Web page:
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People in UK have £19 billion hidden debt

Citizens Advice Bureau estimates that half of the £19 billion of hidden debt held by people in the UK is made up of debts to central government — including tax credit and benefit overpayments.

HMRC and the DWP both publish the amount of overpayment debt in their annual reports. In 2017, their respective annual reports showed people owed £7.4 billion in tax credit overpayment debt and £2.6 billion in benefit overpayments. Added to this, the other big debt to government  is in the form of council tax arrears. CAB found that In 2017, the total level of council tax arrears was £2.8 billion.

CAB studied the following areas:

  • Utility bill arrears. Using figures from Ofgem’s social obligations report and figures around water bill arrears, published by Ofwat.
  • Telecoms. The level of arrears isn’t published at all, so CAB used the best available source – Ofcom’s affordability survey, which estimates the percentage of people who are in debt to their telecoms company across a range of products. This was combined with ONS data on the number of people who pay telecoms bills and Ofcom data on the average amount people pay each month. Assuming each person behind on their bills is 1 month in arrears would mean a total of £27 million of telecoms debt.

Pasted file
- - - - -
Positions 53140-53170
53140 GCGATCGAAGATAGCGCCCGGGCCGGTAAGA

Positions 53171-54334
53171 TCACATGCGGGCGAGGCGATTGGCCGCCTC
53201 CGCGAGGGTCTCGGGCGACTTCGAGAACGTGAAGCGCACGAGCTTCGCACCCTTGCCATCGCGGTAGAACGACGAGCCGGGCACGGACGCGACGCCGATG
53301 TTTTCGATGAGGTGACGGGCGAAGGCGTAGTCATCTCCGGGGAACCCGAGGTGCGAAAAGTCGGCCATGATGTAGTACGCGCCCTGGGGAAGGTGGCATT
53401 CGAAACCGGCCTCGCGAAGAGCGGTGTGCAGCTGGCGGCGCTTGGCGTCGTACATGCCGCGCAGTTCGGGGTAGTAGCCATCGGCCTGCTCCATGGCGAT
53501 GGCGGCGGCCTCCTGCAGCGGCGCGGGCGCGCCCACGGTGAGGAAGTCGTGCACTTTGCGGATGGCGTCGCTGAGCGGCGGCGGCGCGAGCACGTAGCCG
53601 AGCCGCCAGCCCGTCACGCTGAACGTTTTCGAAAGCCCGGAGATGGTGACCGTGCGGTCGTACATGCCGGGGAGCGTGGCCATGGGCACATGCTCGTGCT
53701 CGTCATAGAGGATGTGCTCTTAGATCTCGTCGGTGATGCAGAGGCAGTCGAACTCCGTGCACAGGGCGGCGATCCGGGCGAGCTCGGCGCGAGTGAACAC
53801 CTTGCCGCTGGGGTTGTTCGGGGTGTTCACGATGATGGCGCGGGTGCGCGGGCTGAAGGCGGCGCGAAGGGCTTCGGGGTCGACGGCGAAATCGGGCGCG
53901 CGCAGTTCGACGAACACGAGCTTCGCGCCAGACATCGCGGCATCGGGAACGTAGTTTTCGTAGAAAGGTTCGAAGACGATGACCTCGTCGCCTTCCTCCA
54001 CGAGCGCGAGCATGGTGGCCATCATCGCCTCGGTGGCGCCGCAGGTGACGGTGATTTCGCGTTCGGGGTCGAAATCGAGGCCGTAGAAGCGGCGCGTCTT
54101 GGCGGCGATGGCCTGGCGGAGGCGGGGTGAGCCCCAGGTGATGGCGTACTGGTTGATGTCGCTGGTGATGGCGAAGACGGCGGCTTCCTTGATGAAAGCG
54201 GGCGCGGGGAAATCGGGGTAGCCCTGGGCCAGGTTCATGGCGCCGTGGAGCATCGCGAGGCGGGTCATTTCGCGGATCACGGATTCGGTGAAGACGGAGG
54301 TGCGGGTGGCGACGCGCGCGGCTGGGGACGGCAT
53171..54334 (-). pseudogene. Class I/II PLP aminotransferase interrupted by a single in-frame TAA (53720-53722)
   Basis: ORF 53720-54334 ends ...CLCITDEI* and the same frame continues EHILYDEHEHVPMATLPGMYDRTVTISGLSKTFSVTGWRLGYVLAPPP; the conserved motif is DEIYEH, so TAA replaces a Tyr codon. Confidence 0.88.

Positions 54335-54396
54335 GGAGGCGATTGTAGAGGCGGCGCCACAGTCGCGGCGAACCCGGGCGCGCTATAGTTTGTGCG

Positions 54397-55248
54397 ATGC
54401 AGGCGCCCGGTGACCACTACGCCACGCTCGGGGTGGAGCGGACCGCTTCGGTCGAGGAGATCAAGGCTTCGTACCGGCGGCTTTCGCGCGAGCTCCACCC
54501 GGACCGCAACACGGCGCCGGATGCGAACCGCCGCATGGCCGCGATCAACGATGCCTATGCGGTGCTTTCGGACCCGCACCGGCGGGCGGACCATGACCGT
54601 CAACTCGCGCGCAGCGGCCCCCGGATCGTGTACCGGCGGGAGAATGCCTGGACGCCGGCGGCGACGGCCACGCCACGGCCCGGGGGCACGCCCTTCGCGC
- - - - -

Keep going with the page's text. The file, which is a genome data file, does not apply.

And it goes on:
• Rent arrears. CAB used data reported by MHCLG in their Local Authority Housing Statistics. In 2017, people were £336 million in debt on their rent to local authorities. To calculate housing association and private rent arrears they used the English Housing Survey, which reports the proportion of people in arrears for each type of housing. They then worked out the figures on the basis that everyone in arrears had the same average level of arrears as people seen by Citizens Advice. For housing association tenants the average arrears was £1,117 in 2017 – meaning there would have been £427 million of debt in the sector. For private renters the average arrears was £1,553 – meaning here would have been arrears of £609 million.
  • Fines, penalty notices, and compensation orders. On top of those debts, there are a range of smaller debts owed to government. Her Majesty’s Courts and Tribunals Service provide data on the level of fines, fixed penalty notices, and compensation orders owed. In 2017, they estimated the total level of debt at £610 million.

Read Citizens Advice Bureau - Hidden Debts The growing problem of being behind on bills and in debt to the government